At present, 70 percent of the 8.4 million Bolivians live below the poverty line. Most rural communities lack electricity and running water, and the country’s rates of infant and child mortality are the highest in South America. Coca eradication strategies cost Bolivians a total of $500 million each year. It is little wonder that the most marginalized populations in the Andean nation resent the United States for dramatically altering peasant livelihoods based on an epidemic of cocaine addiction it has failed to competently address back home. Over time, this resentment has snowballed into a deep distrust of state authority that has manifested itself in massive strikes and large-scale popular uprisings. In recent years, the result has been a trajectory of slow but steady deterioration of Bolivia’s highly volatile and increasingly disruptive social and political order. The past month’s events confirm that Bolivian society has reached a boiling point and today sits poised to drastically transform its political landscape, which could seriously compromise the U.S.’ security strategies in the region. Morales’ election to the presidency would mark a dramatic shift in Bolivian state politics away from American cooperation, and likely pose serious challenges to Washington’s future diplomatic and anti-drug endeavors, particularly when the capacity of the Western Hemispheric Affairs Bureau of the State Department is at an all-time low in its ability to creatively direct U.S. policymaking.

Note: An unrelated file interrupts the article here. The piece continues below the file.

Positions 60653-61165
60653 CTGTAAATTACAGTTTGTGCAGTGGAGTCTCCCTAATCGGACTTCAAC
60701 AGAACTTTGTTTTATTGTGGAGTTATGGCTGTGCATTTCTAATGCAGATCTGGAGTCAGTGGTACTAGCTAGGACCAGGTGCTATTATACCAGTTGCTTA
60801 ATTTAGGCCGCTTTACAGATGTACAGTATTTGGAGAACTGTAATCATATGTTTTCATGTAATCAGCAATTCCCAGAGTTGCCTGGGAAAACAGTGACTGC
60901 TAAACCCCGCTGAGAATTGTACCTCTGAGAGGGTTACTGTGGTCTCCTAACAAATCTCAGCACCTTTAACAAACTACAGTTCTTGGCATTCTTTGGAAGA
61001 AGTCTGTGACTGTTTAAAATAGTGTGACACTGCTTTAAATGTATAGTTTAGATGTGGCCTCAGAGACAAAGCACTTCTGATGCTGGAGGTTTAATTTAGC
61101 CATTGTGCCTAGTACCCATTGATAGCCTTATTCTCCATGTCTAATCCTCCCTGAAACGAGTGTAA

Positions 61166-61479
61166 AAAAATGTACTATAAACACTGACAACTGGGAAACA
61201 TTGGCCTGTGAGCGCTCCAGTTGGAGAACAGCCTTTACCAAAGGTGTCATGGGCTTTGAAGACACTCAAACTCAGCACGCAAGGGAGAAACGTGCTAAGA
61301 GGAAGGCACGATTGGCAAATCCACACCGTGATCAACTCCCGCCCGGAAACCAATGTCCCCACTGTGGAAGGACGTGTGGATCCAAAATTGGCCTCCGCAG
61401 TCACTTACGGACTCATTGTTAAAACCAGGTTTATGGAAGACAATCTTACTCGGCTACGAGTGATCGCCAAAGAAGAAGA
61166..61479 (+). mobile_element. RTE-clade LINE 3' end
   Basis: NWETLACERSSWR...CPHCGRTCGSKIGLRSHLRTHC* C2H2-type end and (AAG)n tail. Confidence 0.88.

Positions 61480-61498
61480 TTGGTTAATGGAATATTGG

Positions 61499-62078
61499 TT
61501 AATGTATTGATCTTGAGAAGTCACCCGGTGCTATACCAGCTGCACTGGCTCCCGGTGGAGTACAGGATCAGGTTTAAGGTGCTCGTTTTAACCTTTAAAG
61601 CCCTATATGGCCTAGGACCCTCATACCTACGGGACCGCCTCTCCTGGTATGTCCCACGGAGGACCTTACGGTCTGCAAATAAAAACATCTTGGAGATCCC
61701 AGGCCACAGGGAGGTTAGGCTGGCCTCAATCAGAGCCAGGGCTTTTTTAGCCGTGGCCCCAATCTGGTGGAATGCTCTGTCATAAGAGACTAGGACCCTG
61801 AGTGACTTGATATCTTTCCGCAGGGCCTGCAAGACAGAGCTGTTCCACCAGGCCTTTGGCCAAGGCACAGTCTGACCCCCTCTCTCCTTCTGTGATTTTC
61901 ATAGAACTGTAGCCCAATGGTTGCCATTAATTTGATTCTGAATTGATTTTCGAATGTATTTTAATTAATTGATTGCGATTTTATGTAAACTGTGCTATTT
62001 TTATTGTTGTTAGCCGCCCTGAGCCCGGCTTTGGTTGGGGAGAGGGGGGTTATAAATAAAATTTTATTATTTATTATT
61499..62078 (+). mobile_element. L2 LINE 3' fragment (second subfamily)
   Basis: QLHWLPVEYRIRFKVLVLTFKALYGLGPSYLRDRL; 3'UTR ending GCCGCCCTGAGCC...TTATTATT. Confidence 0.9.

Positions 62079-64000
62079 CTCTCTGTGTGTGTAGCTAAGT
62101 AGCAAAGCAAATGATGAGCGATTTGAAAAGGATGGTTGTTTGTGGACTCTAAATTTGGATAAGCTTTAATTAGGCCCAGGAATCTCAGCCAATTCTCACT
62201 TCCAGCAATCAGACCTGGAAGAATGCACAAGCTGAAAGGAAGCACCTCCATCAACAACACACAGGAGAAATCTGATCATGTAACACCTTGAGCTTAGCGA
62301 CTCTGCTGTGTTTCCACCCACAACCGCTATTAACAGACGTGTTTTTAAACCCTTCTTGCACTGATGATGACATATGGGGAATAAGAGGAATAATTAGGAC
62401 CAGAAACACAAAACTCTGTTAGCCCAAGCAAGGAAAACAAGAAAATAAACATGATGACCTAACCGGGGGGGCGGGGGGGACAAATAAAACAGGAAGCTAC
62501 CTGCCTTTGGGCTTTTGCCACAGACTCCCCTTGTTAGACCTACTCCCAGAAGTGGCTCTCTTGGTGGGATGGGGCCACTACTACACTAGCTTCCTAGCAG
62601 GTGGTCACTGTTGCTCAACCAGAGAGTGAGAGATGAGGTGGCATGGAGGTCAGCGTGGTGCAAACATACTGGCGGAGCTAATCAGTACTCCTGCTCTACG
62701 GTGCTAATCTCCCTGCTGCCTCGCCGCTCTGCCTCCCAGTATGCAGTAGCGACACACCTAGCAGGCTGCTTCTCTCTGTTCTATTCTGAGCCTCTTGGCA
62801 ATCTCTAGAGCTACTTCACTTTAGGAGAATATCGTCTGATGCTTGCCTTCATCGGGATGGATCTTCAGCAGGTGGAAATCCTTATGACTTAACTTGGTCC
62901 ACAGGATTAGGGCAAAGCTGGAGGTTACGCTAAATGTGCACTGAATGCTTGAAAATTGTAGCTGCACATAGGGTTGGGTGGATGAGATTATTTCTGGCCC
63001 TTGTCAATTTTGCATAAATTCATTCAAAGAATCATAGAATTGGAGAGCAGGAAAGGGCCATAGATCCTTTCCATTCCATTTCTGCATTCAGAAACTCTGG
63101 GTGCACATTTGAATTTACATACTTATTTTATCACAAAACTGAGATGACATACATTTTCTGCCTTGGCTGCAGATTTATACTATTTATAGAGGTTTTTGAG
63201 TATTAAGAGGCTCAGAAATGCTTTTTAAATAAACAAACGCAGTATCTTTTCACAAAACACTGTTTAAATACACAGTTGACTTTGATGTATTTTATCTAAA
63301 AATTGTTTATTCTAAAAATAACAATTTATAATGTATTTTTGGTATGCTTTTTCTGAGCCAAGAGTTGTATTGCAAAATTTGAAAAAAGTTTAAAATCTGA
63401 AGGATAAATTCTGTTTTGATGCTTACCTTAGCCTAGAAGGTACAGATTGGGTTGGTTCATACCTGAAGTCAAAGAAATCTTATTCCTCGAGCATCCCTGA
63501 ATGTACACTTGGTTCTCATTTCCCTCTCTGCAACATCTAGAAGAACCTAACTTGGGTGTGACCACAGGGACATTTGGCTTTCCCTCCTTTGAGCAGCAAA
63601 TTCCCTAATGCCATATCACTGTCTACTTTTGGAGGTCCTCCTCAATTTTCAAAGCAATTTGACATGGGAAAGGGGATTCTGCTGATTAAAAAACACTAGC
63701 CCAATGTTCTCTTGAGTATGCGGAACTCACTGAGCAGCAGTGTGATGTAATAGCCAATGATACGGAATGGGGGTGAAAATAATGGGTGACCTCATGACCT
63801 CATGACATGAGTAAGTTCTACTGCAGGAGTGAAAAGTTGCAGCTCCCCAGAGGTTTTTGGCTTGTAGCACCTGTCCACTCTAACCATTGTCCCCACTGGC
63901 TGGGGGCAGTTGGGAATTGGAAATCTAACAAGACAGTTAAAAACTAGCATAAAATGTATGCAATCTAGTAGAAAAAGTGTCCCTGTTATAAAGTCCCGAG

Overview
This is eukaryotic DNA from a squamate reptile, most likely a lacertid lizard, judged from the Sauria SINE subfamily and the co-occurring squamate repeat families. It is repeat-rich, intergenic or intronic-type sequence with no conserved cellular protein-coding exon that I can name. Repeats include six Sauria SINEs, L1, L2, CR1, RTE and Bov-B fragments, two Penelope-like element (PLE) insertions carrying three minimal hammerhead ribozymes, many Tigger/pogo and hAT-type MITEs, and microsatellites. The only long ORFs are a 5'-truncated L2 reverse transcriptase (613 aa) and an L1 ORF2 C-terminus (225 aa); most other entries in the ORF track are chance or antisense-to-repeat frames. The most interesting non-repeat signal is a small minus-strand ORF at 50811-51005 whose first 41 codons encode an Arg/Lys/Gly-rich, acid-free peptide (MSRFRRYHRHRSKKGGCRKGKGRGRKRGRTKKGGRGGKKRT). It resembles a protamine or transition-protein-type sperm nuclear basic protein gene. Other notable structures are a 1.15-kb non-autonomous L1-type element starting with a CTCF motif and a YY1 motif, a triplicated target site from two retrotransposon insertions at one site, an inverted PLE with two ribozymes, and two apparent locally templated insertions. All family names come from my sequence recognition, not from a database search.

For More Information:
Arostegui, Martin. “Indian Movement Seeks to ‘expel white invasion.’” The Washington Times: June 24, 2005.
Bureau for International Narcotics and Law Enforcement Affairs. “FY 2003 Budget Justification: Andean Counterdrug Initiative.” U.S. Department of State, May, 2002.
Charles, Robert B. “U.S. Policy and Andean Counterdrug Initiative.” Testimony before the House Government Reform Committee Subcommittee on Criminal Justice, Drug Policy, and Human Resources. Washington, D.C.: March 2, 2004.
Howden, Daniel. “Bolivia in turmoil as president quits in bid to stop strike.” London: The Independent, March 8, 2005.
Ledebur, Kathryn. “Coca Conflict Turns Violent.” Washington: Washington Office on Latin America, Feb 2003.
Leons, Madeline Barbara and Harry Sanabria. Coca, Cocaine, and the Bolivian Reality. State University of New York Press: Albany, 1997.
Lindsay, Reed. “Bolivian Coca Growers Fight Eradication.” Washington Office on Latin America Publications, March 25, 2003.
Nash, June. “Interpreting Social Movements: Bolivian Resistance to Economic Conditions Imposed by the International Monetary Fund.” American Ethnologist, Vol. 19, No. 2 (May 1992), pp 275-293.
Sanabria, Harry. The Coca Boom and Rural Social Change in Bolivia. The University of Michigan Press: Ann Arbor, 1993.
Sterling, Eric. “Drug Policy: Failure at Home.” Foreign Policy In Focus: vol. 6, No 16, May 2001. www.fpif.org
United States Agency for International Development. “Bolivia: USAID Program Profile.” June 9, 2004.
United States Department of State. Country Reports on Human Rights Practices: Bolivia. Bureau of Democracy, Human Rights, and Labor, February 25, 2004.
U.S. Department of State. “International Narcotics Control Strategy Report 2002.” www.state.gov/documents/organization/8695.pdf
Weil, Andrew. “Letter from the Andes: The New Politics of Coca.” The New Yorker, May 15, 1995: 70-80.